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Bovine Surveillance System (BSS)

Animal health protection is vital to food safety and public health, the trade of Canadian livestock and livestock products, and the economic well-being of Canada's agriculture sector. The Canadian Food Inspection Agency (CFIA) works closely with provincial and territorial governments, and livestock and poultry industries to prevent animal disease and conduct regular surveillance activities. Surveillance activities are important because they help to demonstrate Canada's freedom from specific diseases.

One such activity is the Bovine Surveillance System (BSS). Through the BSS, the CFIA collects and analyses information gathered from different sources to support Canada's claim that it is free from brucellosis and bluetongue in cattle.

How does the BSS work?

The CFIA uses both new and historical data in its BSS activities. These sources include periodic surveys, abattoir surveillance, targeted surveillance, and testing through the import/export and artificial insemination programs. Similar surveillance systems exist for the detection of specific diseases in swine and poultry.

Under the BSS, information is regularly collected and analyzed which enables the CFIA to assess the status of brucellosis and bluetongue in Canadian cattle on a continuous basis. Large periodic surveys, conducted every three to five years, have been replaced by the abattoir component of the BSS.

How does the abattoir component work?

Blood samples are randomly collected from cattle at slaughter on an ongoing basis and sent to a CFIA laboratory. There, they go through a series of screening tests known as "serological tests." If one of the samples tests positive, the CFIA conducts an investigation.

Approximately 3,000 samples will be collected and tested every year under this component of the BSS.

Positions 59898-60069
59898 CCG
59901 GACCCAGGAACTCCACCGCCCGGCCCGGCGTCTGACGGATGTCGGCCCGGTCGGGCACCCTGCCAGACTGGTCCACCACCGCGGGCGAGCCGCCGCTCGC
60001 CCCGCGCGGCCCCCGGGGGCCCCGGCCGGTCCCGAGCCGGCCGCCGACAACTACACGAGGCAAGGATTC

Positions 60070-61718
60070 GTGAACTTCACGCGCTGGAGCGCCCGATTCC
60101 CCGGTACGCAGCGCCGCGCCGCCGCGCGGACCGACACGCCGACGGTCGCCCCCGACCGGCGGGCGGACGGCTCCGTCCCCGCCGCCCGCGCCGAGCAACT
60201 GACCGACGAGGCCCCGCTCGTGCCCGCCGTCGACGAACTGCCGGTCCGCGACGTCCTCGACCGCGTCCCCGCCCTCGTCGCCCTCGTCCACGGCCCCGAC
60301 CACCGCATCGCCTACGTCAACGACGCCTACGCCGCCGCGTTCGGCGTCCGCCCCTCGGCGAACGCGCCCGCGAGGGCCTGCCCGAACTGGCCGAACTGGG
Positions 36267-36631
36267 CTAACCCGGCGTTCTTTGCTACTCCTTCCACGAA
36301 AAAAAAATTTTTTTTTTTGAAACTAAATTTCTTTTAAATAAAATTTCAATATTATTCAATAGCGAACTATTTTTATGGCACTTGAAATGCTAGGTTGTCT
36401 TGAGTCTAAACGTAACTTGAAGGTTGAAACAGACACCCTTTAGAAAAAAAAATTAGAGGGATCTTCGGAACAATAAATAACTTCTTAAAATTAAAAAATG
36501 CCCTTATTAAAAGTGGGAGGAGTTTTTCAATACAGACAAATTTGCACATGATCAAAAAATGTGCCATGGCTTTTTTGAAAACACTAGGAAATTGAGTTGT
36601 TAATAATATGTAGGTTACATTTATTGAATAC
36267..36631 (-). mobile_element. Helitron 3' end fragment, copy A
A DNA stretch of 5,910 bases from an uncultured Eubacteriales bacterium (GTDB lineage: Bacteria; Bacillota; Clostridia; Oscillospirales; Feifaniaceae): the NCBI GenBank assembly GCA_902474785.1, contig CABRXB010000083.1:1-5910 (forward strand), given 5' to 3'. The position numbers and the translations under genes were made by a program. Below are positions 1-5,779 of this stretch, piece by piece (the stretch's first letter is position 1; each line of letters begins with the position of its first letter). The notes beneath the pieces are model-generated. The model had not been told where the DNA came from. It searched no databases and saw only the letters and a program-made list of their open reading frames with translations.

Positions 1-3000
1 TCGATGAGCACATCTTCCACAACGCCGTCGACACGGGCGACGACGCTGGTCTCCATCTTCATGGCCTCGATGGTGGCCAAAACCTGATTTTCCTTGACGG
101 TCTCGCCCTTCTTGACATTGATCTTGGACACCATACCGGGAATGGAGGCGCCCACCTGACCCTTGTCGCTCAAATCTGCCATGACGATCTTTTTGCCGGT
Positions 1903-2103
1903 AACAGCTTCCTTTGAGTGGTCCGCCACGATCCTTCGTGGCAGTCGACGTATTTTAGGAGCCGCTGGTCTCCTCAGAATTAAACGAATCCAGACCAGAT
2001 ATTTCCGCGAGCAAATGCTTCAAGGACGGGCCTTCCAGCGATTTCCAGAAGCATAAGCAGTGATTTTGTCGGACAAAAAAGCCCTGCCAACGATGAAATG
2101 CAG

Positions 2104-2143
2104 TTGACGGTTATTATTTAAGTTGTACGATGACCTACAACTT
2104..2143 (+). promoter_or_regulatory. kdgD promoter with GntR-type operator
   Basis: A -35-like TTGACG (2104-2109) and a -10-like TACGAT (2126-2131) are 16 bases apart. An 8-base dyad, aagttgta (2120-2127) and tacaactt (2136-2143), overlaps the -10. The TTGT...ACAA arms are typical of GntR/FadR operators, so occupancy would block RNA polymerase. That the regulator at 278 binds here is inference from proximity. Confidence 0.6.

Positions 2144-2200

What does a positive serological test result mean?

A positive result from a serological test means that an animal may have been exposed to a virus (bluetongue) or bacteria (Brucella) at some point previously. It does not mean that an animal is currently infected. A positive result provides an indication that further investigation is required.

What action does the CFIA take if a sample tests positive?

When serological testing turns up a positive result, the CFIA locates the animal's farm of origin and traces the animal's movement history. Agency staff would visit the premises where the suspect animals lived to assess the health of the herds and to complete an epidemiological investigation. Additional samples would be taken from the herds for testing at a CFIA laboratory.

If an animal is confirmed to be infected, the CFIA may initiate a variety of disease control measures, which may include quarantine, testing and possibly ordering destruction of infected/exposed animals, depending on the disease. Producers may be awarded compensation for animals that are ordered destroyed by the CFIA for disease control purposes.

Does brucellosis or bluetongue pose a risk to human health?

While brucellosis can cause a disease in humans called "undulant fever," human cases are rare in Canada. Sanitary practices in slaughterhouses and pasteurization of milk are effective in preventing the vast majority of human cases of brucellosis.

There is no risk to human health associated with bluetongue.

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